I looked down at my watch at mile 25 and saw that I was on pace for a marathon PR if I could just hold this effort. I thought I did, but that last mile seemed long. I must be honest and say that my awareness wasn’t spot on. I had taken a turn up over a bridge and banged into the side of it, stumbling sideways, most likely due to low calories at that point. Regained focus and just ran best I could to the finish. At this time, I was also managing a tight hamstring and balancing between pushing and remaining relaxed. Ease and effort. Something I take from my yoga practice.

Finished strong down the chute to meet my love who would get to give me my medal. We embraced with a big hug and then I hunched over. I was fatigued. I was probably low on calories. But soon after regained my thoughts and made our way to the food tent. Oh man, this was the best post-race food Ironman has had to date. VEGAN paella! And tons of it. I didn’t even go into the food tent, just stopped at the guys serving this up and had myself 2 bowls. I knew this is what the body needed right after a day like that. High vibe food. Continued to recover and feel better in the hour following the race. Then it was time to head back to the AirBnB.

Collected my bike and bags and walked home. Rested for a bit, took a nap, and then woke up at 10:30pm to go back down to see the final finishers. Something we love to do. Hearing Mike Reilly keep up the energy to bring home these last few athletes is an experience you just have to see. Haven’t missed one in years.

As far as nutrition, I also had some nachos back at our place around 8pm. Then nothing until noon the next day. This wasn’t on purpose. I was looking forward to the athlete’s breakfast, but it was all vegetarian at best, and vegetarian doesn’t cover vegan. But vegan does cover vegetarian. So we waited around and chatted with some friends and loyal podcast listeners. Then finally after all that, it was noon and we realized we hadn’t had any food. On to the nearest smoothie shop to slurp down some fruit. I truly believe that this fast, this timeframe of not adding any additional inflammation to the body, is what’s allowed me to recover so quickly.

It’s now 2 weeks from Ironman and I’m already back on the bike, swimming and running a bit. I’m not sure what is next, but something soon. I feel inside that this fitness is still looming and needs to be released. One this I know, we’ll be back for Santa Rosa in 2019.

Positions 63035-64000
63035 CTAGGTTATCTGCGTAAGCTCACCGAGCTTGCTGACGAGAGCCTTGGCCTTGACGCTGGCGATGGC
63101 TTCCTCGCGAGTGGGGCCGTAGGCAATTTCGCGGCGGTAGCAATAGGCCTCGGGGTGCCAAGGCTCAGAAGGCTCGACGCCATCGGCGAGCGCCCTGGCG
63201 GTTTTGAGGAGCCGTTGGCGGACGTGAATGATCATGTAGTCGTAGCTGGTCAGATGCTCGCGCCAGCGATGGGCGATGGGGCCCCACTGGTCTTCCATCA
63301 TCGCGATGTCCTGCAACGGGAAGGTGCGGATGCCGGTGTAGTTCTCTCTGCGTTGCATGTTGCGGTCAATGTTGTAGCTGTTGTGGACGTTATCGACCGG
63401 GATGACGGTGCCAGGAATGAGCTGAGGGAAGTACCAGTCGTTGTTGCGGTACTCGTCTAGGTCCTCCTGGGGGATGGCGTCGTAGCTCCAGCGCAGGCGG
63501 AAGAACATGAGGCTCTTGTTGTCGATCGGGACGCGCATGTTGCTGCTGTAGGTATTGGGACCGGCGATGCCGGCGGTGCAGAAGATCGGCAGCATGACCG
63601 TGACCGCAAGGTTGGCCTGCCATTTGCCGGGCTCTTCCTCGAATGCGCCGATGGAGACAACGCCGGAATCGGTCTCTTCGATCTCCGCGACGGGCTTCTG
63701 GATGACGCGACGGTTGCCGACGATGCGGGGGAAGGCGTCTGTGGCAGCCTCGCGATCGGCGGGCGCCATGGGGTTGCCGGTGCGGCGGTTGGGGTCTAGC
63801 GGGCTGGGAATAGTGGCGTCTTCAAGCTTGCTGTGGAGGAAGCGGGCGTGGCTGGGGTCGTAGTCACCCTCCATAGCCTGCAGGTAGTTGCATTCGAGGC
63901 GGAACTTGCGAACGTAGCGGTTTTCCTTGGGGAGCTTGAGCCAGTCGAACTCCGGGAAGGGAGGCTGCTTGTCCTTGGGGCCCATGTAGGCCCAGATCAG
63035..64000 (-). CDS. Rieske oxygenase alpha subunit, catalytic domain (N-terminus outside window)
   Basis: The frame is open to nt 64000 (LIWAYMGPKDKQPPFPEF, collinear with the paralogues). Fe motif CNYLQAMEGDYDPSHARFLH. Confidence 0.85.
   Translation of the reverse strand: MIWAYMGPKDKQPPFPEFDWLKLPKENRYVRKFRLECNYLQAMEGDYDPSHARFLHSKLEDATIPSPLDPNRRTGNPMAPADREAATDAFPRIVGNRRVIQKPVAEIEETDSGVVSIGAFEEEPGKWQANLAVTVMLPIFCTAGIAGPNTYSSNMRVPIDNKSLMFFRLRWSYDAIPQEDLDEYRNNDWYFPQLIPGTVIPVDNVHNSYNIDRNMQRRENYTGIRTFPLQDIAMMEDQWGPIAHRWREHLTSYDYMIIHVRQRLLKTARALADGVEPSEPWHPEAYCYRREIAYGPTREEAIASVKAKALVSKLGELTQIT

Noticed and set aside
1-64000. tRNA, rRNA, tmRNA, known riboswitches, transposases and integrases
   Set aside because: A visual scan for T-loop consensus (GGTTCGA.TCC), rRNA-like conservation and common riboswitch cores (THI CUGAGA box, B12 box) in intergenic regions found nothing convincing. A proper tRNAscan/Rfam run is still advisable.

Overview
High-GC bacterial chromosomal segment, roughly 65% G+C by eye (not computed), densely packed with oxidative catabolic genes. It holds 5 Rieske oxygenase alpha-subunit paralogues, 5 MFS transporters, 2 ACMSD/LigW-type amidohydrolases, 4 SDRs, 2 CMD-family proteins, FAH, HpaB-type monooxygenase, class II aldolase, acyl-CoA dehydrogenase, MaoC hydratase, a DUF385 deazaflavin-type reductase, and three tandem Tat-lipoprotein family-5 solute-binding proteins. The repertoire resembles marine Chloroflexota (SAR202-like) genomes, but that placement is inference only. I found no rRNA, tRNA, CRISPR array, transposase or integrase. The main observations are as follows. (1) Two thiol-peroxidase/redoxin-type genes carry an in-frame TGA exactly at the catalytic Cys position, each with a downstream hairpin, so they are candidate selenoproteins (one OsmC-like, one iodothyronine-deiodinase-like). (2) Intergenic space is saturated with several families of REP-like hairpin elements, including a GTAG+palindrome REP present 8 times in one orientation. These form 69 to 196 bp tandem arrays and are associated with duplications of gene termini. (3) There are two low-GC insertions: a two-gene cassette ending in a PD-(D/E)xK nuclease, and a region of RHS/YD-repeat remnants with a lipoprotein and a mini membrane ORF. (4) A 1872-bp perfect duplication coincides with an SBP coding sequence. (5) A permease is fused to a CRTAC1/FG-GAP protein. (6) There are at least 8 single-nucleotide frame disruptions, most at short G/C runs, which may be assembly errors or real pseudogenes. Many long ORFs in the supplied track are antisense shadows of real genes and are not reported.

1. Ray Shing 6 years ago

    Awesome race report, I’m thinking of Santa Rosa for my first IM race in the next couple years. Would you say the bike course is hilly?

    • Author
      Brian 6 years ago

      Awesome! Your first IM experience will be amazing in Santa Rosa. I’ll be there racing again and I have an athlete doing his first IM there too. In comparison to other Ironman races in the states, it’s not that hilly in my experience. There is a hill shortly after you leave T1, and then you ride up Chalk Hill 2x. At least that was the course this year (2018), but not in 2017. I’m thinking they will keep it the same. But I would include plenty of hill training in your workouts leading into the race. Let me know if I can help with any other questions.

  2. D. Muhlestein 5 years ago

    I may have missed it, but how cold was the water? Just trying to wrap my head around what to expect.

    • Author
      Brian 5 years ago

      Can’t remember how warm it was, but wetsuit legal for sure. The water temps at that time are probably in the low 60’s. So continue to train as you would for any open water swim with a focus on sighting often and begin to incorporate open water swims closer to race day if you live near a body of water. Any other questions feel free to connect with us.

  3. Amy Wheeler 5 years ago

    I just wanted to thank you. I read your race report right before I headed to Virginia 70.3. I am not sure how I stumbled upon it. Your mantra of flow and focus helped me tremendously. The day presented many weather issues. I repeated through the pouring rain on the bike: flow and focus. It helped me accept and go with the flow of the uncontrollable weather and stay focused on my goals. Thank you!

Leave a reply

Your email address will not be published. Required fields are marked *